“Wha… who…?”

The baby beast lay on it’s stomach, head curled along it’s forelimb and eyelids narrowed to a slim margin as Shane Redmond caressed its scales.
“You’re Tayler right? I’m Shane, you and I are gonna be mission buddies.”

“Mission buddies?” Baffled and slightly offended, York shook his head and adjusted his glasses in an attempt to make sense of what was going on. “What mission? Who exactly are you? And why are you playing with an amphibious monster?”

Shane’s face warped like he had just been asked why the sky was blue. “The mission, the mission for Dr. Darien into lands uncharted! Tell you what, come down here and we can get properly introduced, eh?”

The very idea of surmounting the railing and being within arm’s reach of the Gorgo was inherently ridiculous according to his first instinct.
“Down there? With that thing?”

“Yeah! He ain’t gonna bite.” Shane leaned bodily onto the creature, reaching under its chin for a playful scratching. “Are you buddy?”

The Leanei gave a contented purr, lifting its head to allow Shane greater access. Tyler didn’t quite know how to react, seeing the progeny of a monster that attacked his home country loafing about like a spoiled house cat. He thought about he potential biological dangers of physical contact with a deep-sea kaiju, and considered the influence he might have on a creature that should be better left untainted by human interaction.

But, he remembered that this was precisely what Professor Challenger was getting at. His prowess as a scientist would keep hitting roadblocks if he never deigned to study something without using instruments and safety glass. Plus seeing the Gorgo act like a pet reminded him of the family dog he had been so fond of as a boy.

Pursing his face in fortitude, Tyler shed his long white lab coat, folding it over the railing, then unbuttoned his aubergine dress shirt, laying that atop the coat.

“That’s the spirit!” Watching the studious junior researcher weave his way between the horizontal bars of the railing, Shane had to suppress a chortle by biting his lip. Tyler was dangling himself down from the bottom of the walkway, his white tank-top coming untucked from his slacks as his polished shoes hung not but four feet from the rocks.
“Little more.” Shane encouraged. “Just ah, just let go.”

Dropping down with a clumsy tangle, Tyler did all but fall on his ass, bracing himself with his hands. The Gorgo let out a curious trill.

“You alright?” Shane asked.

“Quite.” Brushing himself off and flexing his wrists, York composed himself as if nothing more had happened than he had absentmindedly tried to enter the wrong door. “We should really get a set of stairs installed.” He grumbled.

Stepping awkward over the uneven igneous platform, Tyler laid his hands on the infant beast. At first it was to steady himself, but as he felt the living tissue in his hands, the realization that he was touching a real-life kaiju caused him to stare at the green scales with a silent awe. Slowly, he slid his palms across the back until they met the limits of his reach.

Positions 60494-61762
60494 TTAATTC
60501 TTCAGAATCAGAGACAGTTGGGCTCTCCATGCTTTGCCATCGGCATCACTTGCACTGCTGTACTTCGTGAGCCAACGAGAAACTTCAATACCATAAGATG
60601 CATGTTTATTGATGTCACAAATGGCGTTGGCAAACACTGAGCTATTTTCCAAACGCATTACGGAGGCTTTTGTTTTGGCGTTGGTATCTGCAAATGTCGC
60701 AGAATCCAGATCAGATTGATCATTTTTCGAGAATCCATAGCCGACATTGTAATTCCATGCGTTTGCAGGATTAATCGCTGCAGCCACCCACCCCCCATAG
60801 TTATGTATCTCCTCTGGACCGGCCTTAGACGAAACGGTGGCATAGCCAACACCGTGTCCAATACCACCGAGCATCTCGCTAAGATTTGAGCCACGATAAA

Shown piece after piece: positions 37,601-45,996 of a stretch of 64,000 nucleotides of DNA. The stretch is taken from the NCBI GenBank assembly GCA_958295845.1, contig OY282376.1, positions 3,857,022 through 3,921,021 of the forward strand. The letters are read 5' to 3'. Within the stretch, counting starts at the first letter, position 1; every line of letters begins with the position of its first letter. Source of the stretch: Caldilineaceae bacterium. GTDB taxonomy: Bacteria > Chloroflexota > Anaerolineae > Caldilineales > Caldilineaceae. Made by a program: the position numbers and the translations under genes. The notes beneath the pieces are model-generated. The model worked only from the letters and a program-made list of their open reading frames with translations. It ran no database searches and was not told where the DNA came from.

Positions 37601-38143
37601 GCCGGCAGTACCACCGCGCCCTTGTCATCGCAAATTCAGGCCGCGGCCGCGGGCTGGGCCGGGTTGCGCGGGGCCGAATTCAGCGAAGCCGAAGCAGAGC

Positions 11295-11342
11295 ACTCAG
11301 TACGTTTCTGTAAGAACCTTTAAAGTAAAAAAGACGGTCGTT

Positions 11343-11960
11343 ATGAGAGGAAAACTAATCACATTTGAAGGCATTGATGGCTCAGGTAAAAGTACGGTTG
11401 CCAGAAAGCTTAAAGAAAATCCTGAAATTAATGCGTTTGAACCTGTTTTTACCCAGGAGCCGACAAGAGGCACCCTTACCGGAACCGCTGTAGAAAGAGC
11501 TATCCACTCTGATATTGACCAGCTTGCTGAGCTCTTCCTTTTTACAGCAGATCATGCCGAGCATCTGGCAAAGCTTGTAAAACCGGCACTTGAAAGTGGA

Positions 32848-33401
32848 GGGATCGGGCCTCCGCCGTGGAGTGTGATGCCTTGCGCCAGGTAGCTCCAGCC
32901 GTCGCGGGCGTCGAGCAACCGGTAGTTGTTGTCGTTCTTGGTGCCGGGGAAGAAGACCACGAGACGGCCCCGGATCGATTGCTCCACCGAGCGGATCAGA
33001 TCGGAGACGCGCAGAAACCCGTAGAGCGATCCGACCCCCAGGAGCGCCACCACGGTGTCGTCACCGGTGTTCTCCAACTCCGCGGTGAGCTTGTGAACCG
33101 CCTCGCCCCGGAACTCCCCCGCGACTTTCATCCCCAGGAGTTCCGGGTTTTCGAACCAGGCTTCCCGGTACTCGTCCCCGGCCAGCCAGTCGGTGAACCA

“See? He’s just a big baby.” He extended his arm across to the other side. “Shane Redmond.”

Tyler York.” The slightly enchanted Englishman returned as he shook the hand. “But I gather you already knew that.”

His innocent introduction spoiled, Shane smirked. “Yeah. Once Dr. Darien told me about the mission, I figured I’d get to know you guys.”
Gorgo yawned, rolling onto its side.
“So you’re a synecologist huh? What’s that all about?”

“Not that I don’t think you don’t already know…” Measuring his response as he rubbed the softer scales of the creature’s belly, Tyler’s ego couldn’t resist the urge to brag about his work.
“A synecologist studies the entire communal interrelationships between plants and animals within a given ecological environment.”

“Sounds big.”

“It is quite deeply involved, yes, and the best of us are experts across multiple disciplines.” York took one of Gorgo’s forelimbs in his left hand, pressing his right against the reptilian palm.

Enjoying seeing the other man take to the interaction like a kid in a petting zoo, Redmond scratched the tot under the chin.
“So how’d you fall into it? Magical talking hat, eh?”

York deadpanned him. “Ha-ha.” But a smirk peeked through his grimace. “No, when I was a kid, all the children in my school would marvel at the monsters like they were supernatural entities. The Titans from classical mythology, Leviathan and Behemoth from the bible, that sort of thing. But it was in science, and later on biology, that I learned about the web of life, and how interdependent life on this planet really is. So I realized, that the kaiju, Godzilla, Ebirah, Reptilicus, this little guy here, they were as much a part of the ecosystem as any spider or hare.”

“And you wanna figure it all out huh?”

“Precisely. Despite what some daydreaming Venusian might say, the Kaiju play their own unique part in Earth’s biota. That is my chosen field.”
Tyler brought a hand under fin that sprouted from the side of the creature’s head, scratching it like one might a dog. To his delight, the Gorgo started to emit a hum from the back of its throat.